The ADSR parts of a synth can be found in a few places: the oscillator, the filter and the amp sections. For the amp section of the synth (the main ‘engine room’ after the oscillator, which as we know is where the sound has its genesis), the ADSR controls the different qualities of sound, such as attack, sustain and so on. We refer to ‘envelopes’ because they cover the entire signal (like an envelope covering a letter) and affect the full overall sound.

The filter ADSR concerns itself specifically with the behaviour of the filter, which we’ll get to in a little second. Before that Let’s make a little list of what every letter in ADSR stands for, where hopefully it’ll make more sense:

  • A - Attack: This is how quickly and abruptly the sound begins. String and pad sounds, for example, have a slower attack. Drum or bell sounds, on the other hand, have very quick attacks.
  • D - Decay: This part is concerned with how quickly the sound reaches its ‘sustain’ level, which would be the main body of the sound that comes after the initial attack. The attack part is often a little louder but that's a choice you make with how you set the controls.
  • S -Sustain: This is basically a volume amount. It dictates how much signal is played whilst the key is held down.
  • R - Release: This part determines what happens to the sound once your finger leaves the key, from stopping instantly to having a ‘tail’.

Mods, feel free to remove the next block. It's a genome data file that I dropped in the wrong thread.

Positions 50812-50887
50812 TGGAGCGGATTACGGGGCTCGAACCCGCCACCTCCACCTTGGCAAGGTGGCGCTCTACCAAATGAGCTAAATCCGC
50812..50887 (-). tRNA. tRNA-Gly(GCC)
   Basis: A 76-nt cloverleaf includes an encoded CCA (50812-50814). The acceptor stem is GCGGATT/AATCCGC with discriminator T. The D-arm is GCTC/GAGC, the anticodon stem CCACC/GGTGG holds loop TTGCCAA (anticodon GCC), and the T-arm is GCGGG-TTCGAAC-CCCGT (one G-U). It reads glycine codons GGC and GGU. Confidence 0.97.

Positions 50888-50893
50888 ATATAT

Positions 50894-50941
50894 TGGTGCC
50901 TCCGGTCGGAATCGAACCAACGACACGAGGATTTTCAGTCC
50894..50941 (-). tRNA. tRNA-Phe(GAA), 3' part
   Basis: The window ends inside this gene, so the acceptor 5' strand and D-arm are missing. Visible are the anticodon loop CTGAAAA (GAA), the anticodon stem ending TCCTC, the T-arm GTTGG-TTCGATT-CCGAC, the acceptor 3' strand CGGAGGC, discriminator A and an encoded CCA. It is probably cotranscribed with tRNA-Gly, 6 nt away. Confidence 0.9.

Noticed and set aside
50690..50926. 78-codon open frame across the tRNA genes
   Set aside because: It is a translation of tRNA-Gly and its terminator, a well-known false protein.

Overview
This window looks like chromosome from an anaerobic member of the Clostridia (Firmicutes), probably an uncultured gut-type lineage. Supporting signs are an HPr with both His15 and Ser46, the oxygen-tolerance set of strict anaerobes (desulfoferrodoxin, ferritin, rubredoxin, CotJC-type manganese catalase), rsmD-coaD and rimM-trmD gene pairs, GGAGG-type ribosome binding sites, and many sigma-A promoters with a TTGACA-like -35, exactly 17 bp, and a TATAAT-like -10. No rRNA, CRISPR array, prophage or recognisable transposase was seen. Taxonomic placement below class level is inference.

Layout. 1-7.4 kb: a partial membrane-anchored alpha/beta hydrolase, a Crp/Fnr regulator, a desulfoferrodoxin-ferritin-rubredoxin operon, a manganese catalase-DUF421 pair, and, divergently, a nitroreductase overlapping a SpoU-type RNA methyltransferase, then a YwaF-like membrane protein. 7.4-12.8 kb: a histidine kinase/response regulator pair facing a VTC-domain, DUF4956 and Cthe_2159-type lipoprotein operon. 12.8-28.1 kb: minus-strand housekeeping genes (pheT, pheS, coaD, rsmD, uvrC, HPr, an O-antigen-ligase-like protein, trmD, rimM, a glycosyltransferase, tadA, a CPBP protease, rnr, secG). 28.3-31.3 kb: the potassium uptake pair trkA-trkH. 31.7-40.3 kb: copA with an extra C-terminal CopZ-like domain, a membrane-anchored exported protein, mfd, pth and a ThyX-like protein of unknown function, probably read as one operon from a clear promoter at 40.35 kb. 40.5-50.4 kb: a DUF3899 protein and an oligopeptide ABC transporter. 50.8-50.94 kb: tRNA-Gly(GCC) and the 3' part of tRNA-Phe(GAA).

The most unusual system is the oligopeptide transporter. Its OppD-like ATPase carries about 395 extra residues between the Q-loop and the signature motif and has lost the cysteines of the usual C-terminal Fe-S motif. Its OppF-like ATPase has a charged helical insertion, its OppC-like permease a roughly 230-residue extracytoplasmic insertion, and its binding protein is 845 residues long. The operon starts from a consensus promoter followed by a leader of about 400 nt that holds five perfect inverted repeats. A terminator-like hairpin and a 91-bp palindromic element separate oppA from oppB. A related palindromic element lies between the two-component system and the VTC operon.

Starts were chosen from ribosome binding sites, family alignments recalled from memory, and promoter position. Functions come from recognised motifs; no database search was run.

The Filter

Whilst the amp and its ADSR envelope manages the overall journey of the sound, it’s the filter section that brings the character, timbre and colour to the sound.

Filters often have their own set of ADSR controls, but the main attractions are generally another two: the cutoff and resonance controls.

The Cutoff control allows or removes frequencies as you turn the knob, acting kind of like an exaggerated tone control (though it is not a tone control!). Guitarists often make similar sounds with a wah pedal, which in basic terms is a similar thing.

The Resonance control dictates how much of a filter’s resonant peak comes through in the sound. Turning the resonance knob ‘bumps’ whichever frequency is coming through from the cutoff setting, and makes it more pronounced. It makes you sound a little more dramatic, basically. Manipulating the cutoff and resonance controls give you a lot of control over the  ‘movement’ of the sound, but there is another important element to consider too: the LFO…



The LFO is the Low Frequency Oscillator. Working with (but autonomously from) the main VCO and amp sections, the LFO is a powerful tool that directly affects how the sound is heard. One easy way to think of the LFO is to consider that you might not hear it, but you’ll always hear what it does to your overall sound. One slightly less direct way of thinking about it - particularly for guitarists and bassists - is to consider that if your VCO waveform is your guitar note being played, then the LFO is an effects pedal. It’ll not sound on its own, but it will change how your note sounds.

LFOs operate at a super low frequency - under 20 Hz - so it’s below what your ear is able to pick up. It is made of a waveform just like the main VCO signal, so it can be a sine wave, saw wave, square wave etc. The LFO is used to shape, manipulate and generally affect the signal coming through it, so it’s a very powerful tool to understand.